1. God truly loves all persons.
2. Truly to love someone is to desire their well being and to promote their true flourishing as much as you properly can.
3. The well being and true flourishing of all persons is to be found in a right relationship with God, a saving relationship in which we love and obey him.
4. God could determine all persons freely to accept a right relationship with himself and be saved.
5. Therefore, all will be saved.
Now I think it is clear that the conclusion of this argument follows from the premises. The argument is not formally valid in stating every premise, but the essential premises are there. (If anyone wants to see the formally valid version, I have spelled it out in my essay “Why No Classical Theist, Let Alone Orthodox Christian Should EVER Be a Compatibilist” that was published last summer in Philosophia Christi). Consequently, anyone who denies universalism and rejects the conclusion, must deny one or more of the premises. So it is not so surprising in light of this argument why Pink said what he did. He simply denied premise one.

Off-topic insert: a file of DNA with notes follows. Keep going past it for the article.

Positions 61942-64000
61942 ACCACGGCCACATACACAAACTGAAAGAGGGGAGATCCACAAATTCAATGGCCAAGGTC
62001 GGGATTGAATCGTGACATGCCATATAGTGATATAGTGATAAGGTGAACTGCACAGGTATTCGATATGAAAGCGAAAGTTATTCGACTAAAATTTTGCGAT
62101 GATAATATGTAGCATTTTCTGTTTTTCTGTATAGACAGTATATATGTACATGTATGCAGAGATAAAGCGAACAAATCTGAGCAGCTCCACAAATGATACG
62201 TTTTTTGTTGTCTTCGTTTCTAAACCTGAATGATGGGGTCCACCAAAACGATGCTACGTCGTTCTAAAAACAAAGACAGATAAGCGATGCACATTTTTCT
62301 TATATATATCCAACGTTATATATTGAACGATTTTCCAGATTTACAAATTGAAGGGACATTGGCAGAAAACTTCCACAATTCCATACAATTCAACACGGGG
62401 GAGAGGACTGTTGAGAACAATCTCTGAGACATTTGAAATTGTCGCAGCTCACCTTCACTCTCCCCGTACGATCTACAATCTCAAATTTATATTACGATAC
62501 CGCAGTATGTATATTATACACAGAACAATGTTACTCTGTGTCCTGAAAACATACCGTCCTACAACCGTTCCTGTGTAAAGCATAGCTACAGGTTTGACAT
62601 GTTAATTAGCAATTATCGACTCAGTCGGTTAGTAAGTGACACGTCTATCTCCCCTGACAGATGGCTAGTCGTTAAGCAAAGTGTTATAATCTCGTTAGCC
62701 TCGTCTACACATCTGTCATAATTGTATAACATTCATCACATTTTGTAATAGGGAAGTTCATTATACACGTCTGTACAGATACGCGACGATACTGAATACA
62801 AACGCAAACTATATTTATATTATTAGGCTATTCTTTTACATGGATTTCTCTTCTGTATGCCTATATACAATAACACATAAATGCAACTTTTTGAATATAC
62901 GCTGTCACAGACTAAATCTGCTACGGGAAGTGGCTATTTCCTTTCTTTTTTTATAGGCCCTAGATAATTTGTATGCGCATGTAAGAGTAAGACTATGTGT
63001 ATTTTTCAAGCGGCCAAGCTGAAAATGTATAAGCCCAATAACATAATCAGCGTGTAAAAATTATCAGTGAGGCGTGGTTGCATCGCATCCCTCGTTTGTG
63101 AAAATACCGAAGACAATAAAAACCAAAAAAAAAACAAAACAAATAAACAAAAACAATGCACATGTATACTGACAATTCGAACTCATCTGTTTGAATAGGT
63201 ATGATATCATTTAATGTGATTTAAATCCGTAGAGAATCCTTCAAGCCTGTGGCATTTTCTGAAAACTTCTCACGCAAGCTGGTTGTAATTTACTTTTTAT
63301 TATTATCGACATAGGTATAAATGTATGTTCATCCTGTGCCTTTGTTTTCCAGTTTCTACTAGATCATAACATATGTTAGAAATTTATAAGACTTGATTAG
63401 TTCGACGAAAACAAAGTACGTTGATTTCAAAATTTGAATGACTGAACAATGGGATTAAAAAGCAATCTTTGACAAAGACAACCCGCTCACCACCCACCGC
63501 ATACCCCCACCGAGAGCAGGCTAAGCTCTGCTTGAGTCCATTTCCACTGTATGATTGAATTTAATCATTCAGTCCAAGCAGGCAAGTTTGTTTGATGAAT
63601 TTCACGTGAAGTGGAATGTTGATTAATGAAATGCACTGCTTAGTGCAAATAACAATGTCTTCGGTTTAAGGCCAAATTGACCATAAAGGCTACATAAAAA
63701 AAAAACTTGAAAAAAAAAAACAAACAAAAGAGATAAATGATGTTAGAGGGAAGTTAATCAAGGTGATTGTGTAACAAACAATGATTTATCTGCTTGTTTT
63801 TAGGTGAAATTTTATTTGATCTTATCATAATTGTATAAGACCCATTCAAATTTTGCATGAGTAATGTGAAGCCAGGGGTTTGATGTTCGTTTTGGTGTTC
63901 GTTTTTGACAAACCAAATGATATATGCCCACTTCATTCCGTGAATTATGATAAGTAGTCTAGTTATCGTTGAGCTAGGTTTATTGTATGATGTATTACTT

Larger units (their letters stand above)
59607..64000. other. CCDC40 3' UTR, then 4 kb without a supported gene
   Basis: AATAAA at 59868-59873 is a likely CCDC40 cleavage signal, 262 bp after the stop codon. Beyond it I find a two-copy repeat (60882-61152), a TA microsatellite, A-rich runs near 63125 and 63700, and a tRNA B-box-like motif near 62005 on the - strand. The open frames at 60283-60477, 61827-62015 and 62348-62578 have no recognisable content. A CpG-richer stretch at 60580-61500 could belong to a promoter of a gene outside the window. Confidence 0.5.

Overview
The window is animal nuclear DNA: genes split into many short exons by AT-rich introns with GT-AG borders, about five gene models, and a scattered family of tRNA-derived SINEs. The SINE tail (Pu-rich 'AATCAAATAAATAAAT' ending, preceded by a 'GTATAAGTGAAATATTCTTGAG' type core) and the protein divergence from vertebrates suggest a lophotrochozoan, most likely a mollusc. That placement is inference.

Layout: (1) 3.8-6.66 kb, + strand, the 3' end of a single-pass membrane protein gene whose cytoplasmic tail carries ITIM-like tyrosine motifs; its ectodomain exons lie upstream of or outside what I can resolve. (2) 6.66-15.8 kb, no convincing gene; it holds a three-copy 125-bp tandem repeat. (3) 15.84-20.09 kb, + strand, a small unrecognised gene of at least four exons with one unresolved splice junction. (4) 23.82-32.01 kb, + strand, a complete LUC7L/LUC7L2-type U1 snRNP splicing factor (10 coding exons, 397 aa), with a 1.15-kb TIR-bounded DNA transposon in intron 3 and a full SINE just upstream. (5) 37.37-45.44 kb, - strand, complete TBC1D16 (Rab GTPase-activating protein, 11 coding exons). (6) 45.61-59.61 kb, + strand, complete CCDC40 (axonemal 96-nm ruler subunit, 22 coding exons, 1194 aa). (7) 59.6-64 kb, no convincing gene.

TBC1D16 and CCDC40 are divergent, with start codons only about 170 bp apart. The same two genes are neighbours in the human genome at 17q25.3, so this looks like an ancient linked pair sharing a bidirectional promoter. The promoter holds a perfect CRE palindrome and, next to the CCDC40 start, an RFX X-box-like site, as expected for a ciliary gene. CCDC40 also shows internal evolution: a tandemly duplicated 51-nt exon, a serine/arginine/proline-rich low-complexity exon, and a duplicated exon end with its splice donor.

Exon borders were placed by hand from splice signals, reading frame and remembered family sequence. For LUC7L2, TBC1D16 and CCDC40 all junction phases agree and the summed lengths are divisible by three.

Now when I said most Calvinists are not so forthright, I meant that they usually affirm premise one. So they must deny one of the others. One popular strategy is to deny, or fudge, on premise two. One of my favorite examples here is DA Carson, who says he is often asked by young Calvinist pastors whether he tells the unconverted that God loves them. His answer: “OF COURSE I tell the unconverted that God loves them.” Now how does he do this since for all he knows the unconverted he is speaking to are not elect? Well, he distinguishes between the love God gives to all persons and his “selecting” love which is only for the elect. He loves all in the sense that he gives them temporal blessings (“the rain falls on the just and the unjust”), and invites them to believe the gospel (“whosoever will may come”) even if they are not elect and CANNOT come. So, in short, all the unconverted are loved at least in the sense that rain falls on their gardens, so Carson can say, OF COURSE I tell the unconverted God loves them. Now the question is how honest this really is. Is it truly loving to someone to water their garden for 75 or so years before dispatching them to eternal misery for choices they were determined to make? If Carson were clear what he means when he assures the unconverted that God loves ALL of them, would anyone buy it? So in short, Calvinists like Carson affirm premise 1, but subtly deny premise 2. And I would argue that anyone who denies 2 will end up denying 1 also.